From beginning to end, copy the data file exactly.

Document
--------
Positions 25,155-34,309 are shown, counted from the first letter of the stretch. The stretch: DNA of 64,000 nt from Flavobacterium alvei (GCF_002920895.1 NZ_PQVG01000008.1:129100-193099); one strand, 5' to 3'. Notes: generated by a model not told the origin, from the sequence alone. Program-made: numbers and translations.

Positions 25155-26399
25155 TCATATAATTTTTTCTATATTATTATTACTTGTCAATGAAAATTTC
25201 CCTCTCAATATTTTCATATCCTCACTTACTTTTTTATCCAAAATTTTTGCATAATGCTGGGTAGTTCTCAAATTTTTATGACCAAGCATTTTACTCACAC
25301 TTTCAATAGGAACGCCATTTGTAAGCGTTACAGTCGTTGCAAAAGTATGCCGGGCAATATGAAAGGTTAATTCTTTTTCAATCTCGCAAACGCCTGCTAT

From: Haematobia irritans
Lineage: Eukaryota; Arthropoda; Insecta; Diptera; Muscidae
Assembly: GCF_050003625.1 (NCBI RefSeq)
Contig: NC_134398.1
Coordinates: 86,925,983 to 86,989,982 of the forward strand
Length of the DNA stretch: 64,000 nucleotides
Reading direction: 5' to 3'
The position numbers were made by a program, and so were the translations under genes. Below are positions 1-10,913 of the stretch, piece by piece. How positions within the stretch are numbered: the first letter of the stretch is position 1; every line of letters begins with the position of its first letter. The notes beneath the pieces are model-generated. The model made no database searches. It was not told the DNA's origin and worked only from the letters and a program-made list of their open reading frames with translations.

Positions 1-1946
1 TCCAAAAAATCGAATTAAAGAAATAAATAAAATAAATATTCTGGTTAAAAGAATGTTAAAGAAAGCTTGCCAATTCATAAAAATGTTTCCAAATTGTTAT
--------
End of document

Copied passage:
Positions 25,155-34,309 are shown, counted from the first letter of the stretch. The stretch: DNA of 64,000 nt from Flavobacterium alvei (GCF_002920895.1 NZ_PQVG01000008.1:129100-193099); one strand, 5' to 3'. Notes: generated by a model not told the origin, from the sequence alone. Program-made: numbers and translations.

Positions 25155-26399
25155 TCATATAATTTTTTCTATATTATTATTACTTGTCAATGAAAATTTC
25201 CCTCTCAATATTTTCATATCCTCACTTACTTTTTTATCCAAAATTTTTGCATAATGCTGGGTAGTTCTCAAATTTTTATGACCAAGCATTTTACTCACAC
25301 TTTCAATAGGAACGCCATTTGTAAGCGTTACAGTCGTTGCAAAAGTATGCCGGGCAATATGAAAGGTTAATTCTTTTTCAATCTCGCAAACGCCTGCTAT

From: Haematobia irritans
Lineage: Eukaryota; Arthropoda; Insecta; Diptera; Muscidae
Assembly: GCF_050003625.1 (NCBI RefSeq)
Contig: NC_134398.1
Coordinates: 86,925,983 to 86,989,982 of the forward strand
Length of the DNA stretch: 64,000 nucleotides
Reading direction: 5' to 3'
The position numbers were made by a program, and so were the translations under genes. Below are positions 1-10,913 of the stretch, piece by piece. How positions within the stretch are numbered: the first letter of the stretch is position 1; every line of letters begins with the position of its first letter. The notes beneath the pieces are model-generated. The model made no database searches. It was not told the DNA's origin and worked only from the letters and a program-made list of their open reading frames with translations.

Positions 1-1946
1 TCCAAAAAATCGAATTAAAGAAATAAATAAAATAAATATTCTGGTTAAAAGAATGTTAAAGAAAGCTTGCCAATTCATAAAAATGTTTCCAAATTGTTAT